Iteration vs. Momentum. My News Startup in Flux

I have decided to add a major new component to my online news project. As mentioned in a previous post, when this feature was suggested to me it felt big and potentially game-changing, which necessarily also meant a bit scary and pretty damn disorienting. I have since gotten positive feedback from everyone I’ve talked to about it, except my wife. And while it is true that she holds WIDE-RANGING veto power, I am forging ahead nonetheless!?

Without going into details – both because I prefer to speak in general terms about the product, and because the details of the new feature simply don’t yet exist – I will just describe it as crowd-source related. Though I do not plan on changing the entire product around this idea, as this fellow startup dude vigorously suggested, I still think there is much room to integrate it in a way that could both shake up the very nature of how the thing will function, and give the project some extra watts of glow in the eyes of potential investors. Crowdsourcing addresses two key questions that arise at different stages of the startup: identifying our core audience at launch, and giving the enterprise a vision of how to scale it up. Needless to say, this iteration offers good reason to be optimistic.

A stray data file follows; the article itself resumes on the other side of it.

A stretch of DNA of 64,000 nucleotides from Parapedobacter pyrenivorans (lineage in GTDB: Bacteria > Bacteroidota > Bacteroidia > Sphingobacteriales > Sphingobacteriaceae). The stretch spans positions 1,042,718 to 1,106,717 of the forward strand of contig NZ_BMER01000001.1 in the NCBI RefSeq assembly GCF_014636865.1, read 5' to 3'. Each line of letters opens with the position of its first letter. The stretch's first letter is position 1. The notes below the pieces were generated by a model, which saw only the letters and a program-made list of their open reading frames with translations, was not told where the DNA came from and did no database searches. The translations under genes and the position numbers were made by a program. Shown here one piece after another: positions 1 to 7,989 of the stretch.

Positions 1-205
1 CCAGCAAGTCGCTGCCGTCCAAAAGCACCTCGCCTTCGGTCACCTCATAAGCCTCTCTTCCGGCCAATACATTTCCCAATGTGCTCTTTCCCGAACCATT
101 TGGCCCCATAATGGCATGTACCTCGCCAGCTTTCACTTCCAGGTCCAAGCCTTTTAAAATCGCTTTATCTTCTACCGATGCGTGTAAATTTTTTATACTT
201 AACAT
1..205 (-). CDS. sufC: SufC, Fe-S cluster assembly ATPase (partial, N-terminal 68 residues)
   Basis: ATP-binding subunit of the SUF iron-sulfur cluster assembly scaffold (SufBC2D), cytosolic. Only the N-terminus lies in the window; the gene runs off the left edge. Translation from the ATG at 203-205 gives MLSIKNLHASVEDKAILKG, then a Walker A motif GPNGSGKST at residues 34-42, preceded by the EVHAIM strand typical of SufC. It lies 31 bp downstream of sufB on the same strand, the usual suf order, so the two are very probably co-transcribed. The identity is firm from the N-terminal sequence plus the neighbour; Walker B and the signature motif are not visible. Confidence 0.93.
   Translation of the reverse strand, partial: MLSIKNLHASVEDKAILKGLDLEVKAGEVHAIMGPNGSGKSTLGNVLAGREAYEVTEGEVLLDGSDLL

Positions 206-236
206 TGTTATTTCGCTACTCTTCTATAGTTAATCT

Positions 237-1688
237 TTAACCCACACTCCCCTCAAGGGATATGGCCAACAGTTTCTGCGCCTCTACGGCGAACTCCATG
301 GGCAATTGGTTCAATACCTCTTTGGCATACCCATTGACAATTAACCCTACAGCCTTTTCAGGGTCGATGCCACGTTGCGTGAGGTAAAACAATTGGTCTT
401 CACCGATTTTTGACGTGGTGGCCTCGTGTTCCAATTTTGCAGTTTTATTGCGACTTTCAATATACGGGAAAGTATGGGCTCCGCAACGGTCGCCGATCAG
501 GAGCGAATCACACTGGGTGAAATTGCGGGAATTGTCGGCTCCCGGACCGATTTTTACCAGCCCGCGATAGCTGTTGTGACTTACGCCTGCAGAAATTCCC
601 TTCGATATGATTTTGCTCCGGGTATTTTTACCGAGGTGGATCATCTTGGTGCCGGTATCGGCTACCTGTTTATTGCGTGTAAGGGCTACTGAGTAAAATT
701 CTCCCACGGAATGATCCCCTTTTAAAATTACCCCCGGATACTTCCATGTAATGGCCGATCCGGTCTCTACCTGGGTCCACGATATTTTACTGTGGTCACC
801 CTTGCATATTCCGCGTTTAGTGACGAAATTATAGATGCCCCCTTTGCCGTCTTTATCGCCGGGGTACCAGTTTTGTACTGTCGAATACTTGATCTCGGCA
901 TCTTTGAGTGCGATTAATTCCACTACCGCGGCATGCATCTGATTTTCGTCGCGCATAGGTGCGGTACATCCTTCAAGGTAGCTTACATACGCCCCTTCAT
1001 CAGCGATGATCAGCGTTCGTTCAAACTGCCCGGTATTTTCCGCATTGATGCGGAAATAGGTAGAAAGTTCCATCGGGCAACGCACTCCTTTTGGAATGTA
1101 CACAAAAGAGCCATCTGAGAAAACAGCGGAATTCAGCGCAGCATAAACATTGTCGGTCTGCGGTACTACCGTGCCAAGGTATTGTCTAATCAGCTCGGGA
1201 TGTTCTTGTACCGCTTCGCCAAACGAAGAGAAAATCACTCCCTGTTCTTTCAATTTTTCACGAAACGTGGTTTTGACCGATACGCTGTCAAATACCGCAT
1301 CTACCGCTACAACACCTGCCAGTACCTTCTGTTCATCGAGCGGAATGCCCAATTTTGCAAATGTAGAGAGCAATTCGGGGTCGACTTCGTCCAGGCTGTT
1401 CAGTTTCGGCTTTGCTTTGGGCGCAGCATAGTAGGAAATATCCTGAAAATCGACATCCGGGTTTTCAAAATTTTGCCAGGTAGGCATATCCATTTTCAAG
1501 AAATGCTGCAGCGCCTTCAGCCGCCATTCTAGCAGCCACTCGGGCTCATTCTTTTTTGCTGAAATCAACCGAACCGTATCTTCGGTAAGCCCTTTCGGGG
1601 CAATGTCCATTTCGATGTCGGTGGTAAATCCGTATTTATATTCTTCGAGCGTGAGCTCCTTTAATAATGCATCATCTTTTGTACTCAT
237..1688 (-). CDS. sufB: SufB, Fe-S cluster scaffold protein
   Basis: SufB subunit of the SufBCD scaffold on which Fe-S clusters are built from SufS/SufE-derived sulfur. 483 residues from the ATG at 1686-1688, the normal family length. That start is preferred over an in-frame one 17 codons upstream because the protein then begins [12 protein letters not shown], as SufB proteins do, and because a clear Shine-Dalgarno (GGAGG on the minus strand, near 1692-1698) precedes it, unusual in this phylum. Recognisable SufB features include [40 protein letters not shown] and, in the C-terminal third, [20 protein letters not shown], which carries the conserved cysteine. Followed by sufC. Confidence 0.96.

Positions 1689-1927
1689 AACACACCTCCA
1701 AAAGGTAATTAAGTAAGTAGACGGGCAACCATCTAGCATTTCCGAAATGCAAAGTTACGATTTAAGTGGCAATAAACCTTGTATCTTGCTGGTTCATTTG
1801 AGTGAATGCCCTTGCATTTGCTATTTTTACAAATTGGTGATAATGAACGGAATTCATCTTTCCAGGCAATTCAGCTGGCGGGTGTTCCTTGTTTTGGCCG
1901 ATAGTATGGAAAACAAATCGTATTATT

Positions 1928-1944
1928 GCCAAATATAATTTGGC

Yet today I am feeling more paralyzed than pumped.  It’s like a sudden brake has been put on what has been a good month or two of the big ‘Mo. On the prototype (which I KEEP saying is just a week or two away!?) we will have to rejigger all the current pages and add a brand new page or two. Meanwhile, the business plan will have to be overhauled. Completely. Again.

And so right now, I have that awful feeling of not really knowing where to start. It’s hardly a new sensation, of course. Every journalist knows that moment when you’re just finishing writing your breaking daily story or enterprise piece.. and a new twist to the news arrives or a sudden interview comes up that will make the article much much richer, but requires you to virtually start over. The difference here is that I’m not on assignment for anybody, I have no deadline. That is the real novelty/challenge of this experience, at least at this stage. There is nothing that has to go to press, or hit the wires. No news cycle to feed. No editor breathing down my neck. No reader waiting for my website to go live.

It’s all on my ass, which means I have to constantly find ways to get up off of it. After two weeks of Vancouver, perhaps we can curl out a winter sports metaphor: Think of the startup as a bobsled or downhiller:  what’s necessary to get to finish line is the right tradeoff between Momentum and Bearings. The twist here is that you actually risk losing both when you’ve hit upon an idea/iteration that is no less necessary…


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Filed under business model, entrepreneurship, journalism, new media, old media, prototype

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